By the time I was done, the entire staircase was littered with the upside down shells of all my toy racing cars. Scared that I'd be heard if I began walking downstairs to pick them up, I left them lying there, thinking that I'd get up earlier than everyone else and clean it all up before my midnight activities had been discovered. It proved to be wishful thinking. The next morning I was awoken by a very loud shriek. My fifteen year-old stepbrother Avi had gotten up before me and had gone to the kitchen to drink hot chocolate. On his way down the stairs he stepped on one of my toy cars, and had been sent flying. I couldn't be quite certain, but judging from the tenor of his wounded-animal like yell, I could tell that I'd inadvertently managed to derail his premature trip to the kitchen.
"Mami, Mami," I could hear Avi yelling, 'Yoel hurt me with his cars!" All of the sudden I could hear Esther running out of her bedroom door, breathless, looking down at her son laying on his side at the bottom of the stairs. "Yoel," she yelled "Come here right now and clean this mess up." Scared, I put on my shorts and sandals, collected my Elite chocolate box, and walked sheepishly out my bedroom door. Esther looked down at me disdainfully, trembling because I'd hurt Avi. Patches of her dyed orange hair were falling over her face. She pulled a cigarette out of the pocket of her Mrs. Robinson-look-alike faux-leopard skin nightgow, lit it, and stared at me. Her hands were shaking "Mami, Mami," Avi moaned from below, "I think my arm is broken." "Some way to inaugurate our first family road trip," I thought to myself. I got on my knees and slowly started to collect my dangerous miniature automobiles. I was in really big trouble.
By the time I'd finished putting my toy cars away, my father had gotten breakfast ready. "Yoel," he called up to me, "We're ready to eat." I was nervous about putting in an appearance. I knew that everyone except my father would resent my presence at the dining room table. But he knew I was acting out and chose to ignore it. "There you are kiddo," he warmly intoned as I sat down, "I made you your favorite: scrambled eggs and donkey salami." I was delighted. Elie had decided not to punish me.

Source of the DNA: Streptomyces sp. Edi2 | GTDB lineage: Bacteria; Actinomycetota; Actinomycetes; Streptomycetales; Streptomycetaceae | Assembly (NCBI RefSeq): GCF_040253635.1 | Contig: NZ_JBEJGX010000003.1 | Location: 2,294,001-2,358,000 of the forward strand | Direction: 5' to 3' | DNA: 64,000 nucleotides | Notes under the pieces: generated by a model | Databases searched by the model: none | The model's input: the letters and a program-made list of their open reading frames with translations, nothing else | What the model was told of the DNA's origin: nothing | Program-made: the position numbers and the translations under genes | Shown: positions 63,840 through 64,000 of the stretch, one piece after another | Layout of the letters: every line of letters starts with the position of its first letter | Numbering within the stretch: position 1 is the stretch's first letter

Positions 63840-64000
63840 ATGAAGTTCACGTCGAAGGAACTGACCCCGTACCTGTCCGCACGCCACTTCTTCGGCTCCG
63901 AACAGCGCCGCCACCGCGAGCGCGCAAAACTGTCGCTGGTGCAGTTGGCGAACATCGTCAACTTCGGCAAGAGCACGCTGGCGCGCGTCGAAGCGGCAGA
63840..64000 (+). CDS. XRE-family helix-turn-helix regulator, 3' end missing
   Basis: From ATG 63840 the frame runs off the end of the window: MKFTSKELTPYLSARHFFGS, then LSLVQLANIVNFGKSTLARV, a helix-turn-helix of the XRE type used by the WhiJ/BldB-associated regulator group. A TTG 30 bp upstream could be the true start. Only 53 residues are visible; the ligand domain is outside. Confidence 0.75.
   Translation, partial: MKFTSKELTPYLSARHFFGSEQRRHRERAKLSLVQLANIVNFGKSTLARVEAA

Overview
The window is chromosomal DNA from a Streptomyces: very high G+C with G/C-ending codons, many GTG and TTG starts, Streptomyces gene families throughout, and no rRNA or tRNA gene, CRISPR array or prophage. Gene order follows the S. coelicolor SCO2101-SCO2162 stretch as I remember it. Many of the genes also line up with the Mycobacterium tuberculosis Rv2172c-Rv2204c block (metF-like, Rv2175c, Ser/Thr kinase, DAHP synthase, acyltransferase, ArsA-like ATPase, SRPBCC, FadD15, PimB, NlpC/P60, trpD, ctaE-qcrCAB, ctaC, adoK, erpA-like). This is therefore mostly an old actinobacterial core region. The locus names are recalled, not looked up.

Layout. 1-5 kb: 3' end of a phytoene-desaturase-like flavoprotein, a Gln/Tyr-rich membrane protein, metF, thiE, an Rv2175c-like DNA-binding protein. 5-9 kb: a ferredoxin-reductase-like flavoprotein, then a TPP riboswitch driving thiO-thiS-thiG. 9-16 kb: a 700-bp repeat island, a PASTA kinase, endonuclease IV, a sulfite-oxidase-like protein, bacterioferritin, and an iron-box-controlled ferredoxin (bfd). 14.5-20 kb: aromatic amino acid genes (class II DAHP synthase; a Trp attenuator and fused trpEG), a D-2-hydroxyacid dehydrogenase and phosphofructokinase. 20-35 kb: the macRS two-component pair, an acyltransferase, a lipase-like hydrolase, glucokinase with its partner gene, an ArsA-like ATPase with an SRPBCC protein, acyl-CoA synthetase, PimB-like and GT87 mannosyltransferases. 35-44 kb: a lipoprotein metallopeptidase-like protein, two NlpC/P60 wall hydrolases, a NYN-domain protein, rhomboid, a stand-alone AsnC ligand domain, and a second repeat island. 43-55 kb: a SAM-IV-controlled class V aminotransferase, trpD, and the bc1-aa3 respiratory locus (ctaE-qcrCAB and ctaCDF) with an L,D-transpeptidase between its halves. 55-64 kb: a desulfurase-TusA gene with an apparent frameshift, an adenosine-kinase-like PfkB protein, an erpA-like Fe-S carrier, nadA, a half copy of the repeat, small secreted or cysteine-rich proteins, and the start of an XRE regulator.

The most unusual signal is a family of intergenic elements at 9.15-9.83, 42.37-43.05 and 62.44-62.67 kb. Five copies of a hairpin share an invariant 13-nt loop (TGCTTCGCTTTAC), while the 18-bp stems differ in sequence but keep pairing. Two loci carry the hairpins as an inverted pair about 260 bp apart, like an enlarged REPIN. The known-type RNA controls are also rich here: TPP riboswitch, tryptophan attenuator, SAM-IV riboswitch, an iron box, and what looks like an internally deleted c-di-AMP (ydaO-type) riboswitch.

We sat there eating in silence. Esther sipped her coffee and stared out at the Arab laborers walking down the street, off to build a new Jewish home in yet another depressing subdivision of Savyon, the rapidly growing suburb of Tel Aviv that we lived in. My father busied himself with yesterday's newspaper. My stepsister Elior periodically kicked me under the table, whispering under her breath "You stupid ass," in her new English private school accent. Avi appeared to be doing fine. The arm he claimed my toy cars had broken was miraculously stuffing my father's fried meat and egg combination down his long, whiny throat. I looked at it carefully and thought about how much I wish he'd really broken something. Finally I decided to break the silence. "When we do we leave for the Dead Sea?" I asked. "Soon child, soon," my father replied, staring ever more intently into Friday's Ha'aretz. "Do you think we'll hit another donkey again?" I asked, hoping to get a positive response out of someone at the table. "Donkey, what donkey, Elie?" Esther replied, sounding rather concerned.
Elie shot a sharp glance at me from across the table. I could tell he was pissed that I had chosen to relate this particular story. "We hit a donkey at a hundred kilometers an hour last time we drove to Masada," I said with perverse delight. I could hear my father gripping his newspaper tightly. "A Bedouin shepherd was moving his flock of animals across the old Roman road near Abu Mousa, but one of his donkeys decided to remain behind." Turning slightly red, my father decided to take over the situation, fearful that if he didn't I might make things even worse than I already had by opening my big, egg and salami filled mouth. "And we hit the stupid idiot straight in the ass," he proudly proclaimed. "If you can believe it, the car was completely unharmed. But the poor creature flew straight up in the air, landed behind us, and headed straight back for Jerusalem."
Lighting her second cigarette, Esther asked if we could drive a little more carefully this time. My father gripped me under the table by the knee. It was then that I knew I'd manage to piss everyone off that morning. Feeling like my destiny with my new family was completely out of control, I grabbed my new plastic American skateboard out of the hall closet, ran out the front door and repeatedly jumped the curb in front of our house into incoming traffic. Peugeots parted to my right. Mercedes taxicabs moved quickly to my left. Seamlessly, I wove my small, agile body in between them, congratulating myself on my dexterity and skill in courting death. The problem was that no one except the oncoming traffic that I was taunting ever bothered to notice. Frustrated, I picked up my skateboard, turned on the front lawn sprinkler, and cried. I was really stressed out.
My father's voice interrupted this brief moment of self-pity. "Yallah Yoel, its time to go!" I turned off the water, slid my skateboard through the front door, and followed Avi and Elior into our brand new Italian automobile. "You sit in the middle because you're the smallest," Esther commanded. "That's right," echoed Avi. "You have the shortest legs of the three of us, you belong in the middle." I took a deep breath, got in first, and felt the hot leather of a car heated by the early morning summer sun burn the bottom of my tanned thighs. "Fuck you," I muttered under my breath as I recoiled in pain from the boiling seats. No one heard me. Elie and Esther soon followed suit, on came the air conditioning, and off we went, speeding towards Jerusalem en route to our final destination, the plateau above the Dead Sea.